I’m making decent progress on the world editor rewrite. I’m miles ahead of where I would be if I had started over from scratch, but it’s still fairly slow going. Every time I start over on this project that I’ve been dreaming of finishing for the last roughly 15 years it gets a little better. I don’t think I’m necessarily a better programmer now than I was 10 years or 5 years ago, maybe I just have better resources at my disposal (I’m looking at you, stackoverflow). In any case, the world editor now loads a flat terrain with a grass texture on it by default. You can open a single (for now) map that only contains a heightmap for the terrain and nothing else. You can then pan and orbit the camera around to look at the bumpy monstrosity of a terrain, and even save it to a heightmap file. Of course, you can’t actually edit the terrain yet so you’re just saving the file back over the one already on the server, but you can do it. Here’s what it looks like right now:
Pretty impressive, huh? Ok, I know it’s not, but it’s a good start.
Speaking of heightmaps, the heightmaps I’m using allow an absolutely huge range of heights but with incredibly fine details. The lowest possible height is -32,768 meters and the maximum height is 32,768 meters, but the height of each individual vertex can vary by as little as 4 millimeters. I will never really need the extreme detail or extreme range possible with the heightmap system I created, but it’s nice to have and doesn’t really cost anything extra in terms of storage or computation over a standard grayscale heightmap. I’ll have to do an entire post on how my system works one day. I’m sure I’m not the first to do heightmaps this way, but I’ve never found any resources describing my system so it might make a good read for someone.
I’ll keep at it with the world editor and make a concerted effort to get a second asset spotlight posted this Friday. Until then.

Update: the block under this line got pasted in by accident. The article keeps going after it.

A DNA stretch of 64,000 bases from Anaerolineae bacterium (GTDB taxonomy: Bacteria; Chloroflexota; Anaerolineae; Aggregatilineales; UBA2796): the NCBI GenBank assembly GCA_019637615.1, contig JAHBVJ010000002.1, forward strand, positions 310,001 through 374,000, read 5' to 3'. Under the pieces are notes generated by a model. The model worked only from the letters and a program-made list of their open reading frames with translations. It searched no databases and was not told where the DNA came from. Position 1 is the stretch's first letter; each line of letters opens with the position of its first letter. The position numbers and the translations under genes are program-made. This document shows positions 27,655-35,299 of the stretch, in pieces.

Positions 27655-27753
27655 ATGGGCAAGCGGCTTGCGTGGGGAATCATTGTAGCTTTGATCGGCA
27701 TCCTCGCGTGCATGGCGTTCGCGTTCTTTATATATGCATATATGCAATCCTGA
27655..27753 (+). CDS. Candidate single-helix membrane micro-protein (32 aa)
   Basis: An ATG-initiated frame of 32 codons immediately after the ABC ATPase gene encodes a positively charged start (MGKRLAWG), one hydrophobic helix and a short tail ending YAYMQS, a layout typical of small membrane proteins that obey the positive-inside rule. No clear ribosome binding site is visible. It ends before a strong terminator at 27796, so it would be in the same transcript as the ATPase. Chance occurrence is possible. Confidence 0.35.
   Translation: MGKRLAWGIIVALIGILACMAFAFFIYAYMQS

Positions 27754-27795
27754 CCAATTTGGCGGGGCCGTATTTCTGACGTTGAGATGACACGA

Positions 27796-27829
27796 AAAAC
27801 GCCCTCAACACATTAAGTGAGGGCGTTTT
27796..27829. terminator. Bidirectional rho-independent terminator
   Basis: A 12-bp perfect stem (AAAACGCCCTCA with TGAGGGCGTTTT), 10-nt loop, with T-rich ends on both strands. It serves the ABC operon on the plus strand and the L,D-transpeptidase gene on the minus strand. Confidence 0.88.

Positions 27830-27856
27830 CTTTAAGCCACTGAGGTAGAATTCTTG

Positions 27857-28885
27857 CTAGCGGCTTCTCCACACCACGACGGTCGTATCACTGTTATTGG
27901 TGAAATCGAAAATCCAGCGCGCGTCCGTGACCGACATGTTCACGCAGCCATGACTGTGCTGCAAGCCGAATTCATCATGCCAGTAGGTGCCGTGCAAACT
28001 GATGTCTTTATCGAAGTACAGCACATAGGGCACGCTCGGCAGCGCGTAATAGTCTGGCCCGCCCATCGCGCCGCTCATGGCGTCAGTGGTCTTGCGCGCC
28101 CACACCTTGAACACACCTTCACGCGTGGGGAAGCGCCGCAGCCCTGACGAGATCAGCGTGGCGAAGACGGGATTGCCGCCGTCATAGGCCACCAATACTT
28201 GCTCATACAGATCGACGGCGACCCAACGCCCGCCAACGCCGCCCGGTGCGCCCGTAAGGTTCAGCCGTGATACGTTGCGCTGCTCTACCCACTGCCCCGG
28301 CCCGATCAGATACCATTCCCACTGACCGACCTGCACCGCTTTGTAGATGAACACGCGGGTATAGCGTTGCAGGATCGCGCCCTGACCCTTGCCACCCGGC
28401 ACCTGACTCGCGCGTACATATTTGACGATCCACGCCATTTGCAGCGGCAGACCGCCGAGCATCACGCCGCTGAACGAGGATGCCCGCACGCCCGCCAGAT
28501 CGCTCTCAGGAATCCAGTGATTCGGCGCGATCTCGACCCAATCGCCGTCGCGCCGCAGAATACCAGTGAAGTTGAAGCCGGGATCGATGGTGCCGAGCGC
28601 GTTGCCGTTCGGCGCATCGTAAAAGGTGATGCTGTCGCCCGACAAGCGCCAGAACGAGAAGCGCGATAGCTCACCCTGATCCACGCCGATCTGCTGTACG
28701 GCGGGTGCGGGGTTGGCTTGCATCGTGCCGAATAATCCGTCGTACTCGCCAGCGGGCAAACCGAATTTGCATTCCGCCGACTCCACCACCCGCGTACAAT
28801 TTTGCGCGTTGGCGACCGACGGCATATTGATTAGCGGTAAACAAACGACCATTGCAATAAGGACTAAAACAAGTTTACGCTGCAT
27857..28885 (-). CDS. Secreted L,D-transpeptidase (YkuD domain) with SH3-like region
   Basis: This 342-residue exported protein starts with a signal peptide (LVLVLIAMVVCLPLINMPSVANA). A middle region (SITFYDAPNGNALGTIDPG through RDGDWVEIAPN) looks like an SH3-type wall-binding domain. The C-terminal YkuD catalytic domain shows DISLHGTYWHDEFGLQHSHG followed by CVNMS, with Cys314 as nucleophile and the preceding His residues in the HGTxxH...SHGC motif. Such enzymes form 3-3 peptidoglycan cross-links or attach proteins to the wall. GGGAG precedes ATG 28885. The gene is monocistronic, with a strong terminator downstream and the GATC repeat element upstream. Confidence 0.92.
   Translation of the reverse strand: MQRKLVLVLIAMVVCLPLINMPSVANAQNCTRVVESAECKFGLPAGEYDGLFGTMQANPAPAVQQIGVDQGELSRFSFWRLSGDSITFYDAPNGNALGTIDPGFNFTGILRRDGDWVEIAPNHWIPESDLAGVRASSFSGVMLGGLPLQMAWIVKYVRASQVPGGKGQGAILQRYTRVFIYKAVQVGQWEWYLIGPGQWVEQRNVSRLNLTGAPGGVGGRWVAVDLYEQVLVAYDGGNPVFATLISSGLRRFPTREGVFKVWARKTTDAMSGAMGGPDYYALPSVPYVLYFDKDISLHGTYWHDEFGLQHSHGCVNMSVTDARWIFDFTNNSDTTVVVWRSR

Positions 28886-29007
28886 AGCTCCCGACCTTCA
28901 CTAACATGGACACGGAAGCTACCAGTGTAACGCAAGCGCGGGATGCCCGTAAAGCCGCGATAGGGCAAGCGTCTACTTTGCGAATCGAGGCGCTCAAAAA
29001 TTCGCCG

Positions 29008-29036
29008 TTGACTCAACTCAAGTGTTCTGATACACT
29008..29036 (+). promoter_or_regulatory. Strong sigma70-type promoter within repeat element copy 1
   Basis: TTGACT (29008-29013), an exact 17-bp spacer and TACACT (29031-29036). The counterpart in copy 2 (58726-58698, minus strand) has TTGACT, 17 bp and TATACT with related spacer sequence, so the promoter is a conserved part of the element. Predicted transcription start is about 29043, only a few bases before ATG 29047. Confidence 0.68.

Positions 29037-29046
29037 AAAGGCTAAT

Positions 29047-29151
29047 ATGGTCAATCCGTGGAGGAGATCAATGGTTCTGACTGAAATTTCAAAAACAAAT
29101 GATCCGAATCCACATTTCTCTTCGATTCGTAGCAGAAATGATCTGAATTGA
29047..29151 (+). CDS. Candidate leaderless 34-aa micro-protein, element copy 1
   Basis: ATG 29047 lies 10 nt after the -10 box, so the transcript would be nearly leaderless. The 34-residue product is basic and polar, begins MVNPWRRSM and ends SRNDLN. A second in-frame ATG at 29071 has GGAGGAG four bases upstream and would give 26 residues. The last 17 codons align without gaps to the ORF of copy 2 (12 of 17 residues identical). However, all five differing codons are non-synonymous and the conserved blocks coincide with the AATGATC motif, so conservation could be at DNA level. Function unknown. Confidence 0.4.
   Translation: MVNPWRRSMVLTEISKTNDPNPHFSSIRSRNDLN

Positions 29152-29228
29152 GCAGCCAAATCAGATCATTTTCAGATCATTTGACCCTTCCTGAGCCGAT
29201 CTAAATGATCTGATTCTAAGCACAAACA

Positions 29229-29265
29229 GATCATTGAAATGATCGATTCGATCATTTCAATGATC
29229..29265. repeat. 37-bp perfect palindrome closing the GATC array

This is the first asset spotlight for the new project so I decided to go with something as simple and cliché as possible. So I made a crate.
This is a rendered image out of Blender, so it isn’t necessarily exactly how it will look in the game world, but it should be pretty close. I’m trying to keep everything as resource-light as I possibly can, so this crate has 240 triangles and a single diffuse texture that is 256×256. The triangle count is actually a little higher than I expected but I wanted some minor wobbles in the actual geometry to try and make it look a little more interesting, and unfortunately that requires triangles. Still, 240 is pretty low for a game asset of any size at all.
I’m okay with the look of the crate overall but the wood texture needs some work. I don’t even have a drawing tablet right now so with my limited art skills and dragging around a clunky mouse this was the best I could do. I will eventually redraw that. The metal isn’t exactly professional quality, but I’m still fairly happy with it for the time being.
Once the game is a little farther along I will do asset spotlights using renders from the actual game, but for now you can at least see where I’m trying to go with this.
Speaking of the game world, I found the code for the world editor I had previously written so I am in the process of tweaking that to work for the new environment of this iteration of the game. That should save me a ton of time because the editor is already around 1800 lines of code, and tweaking that much code base rather that rewriting from scratch will be a big help.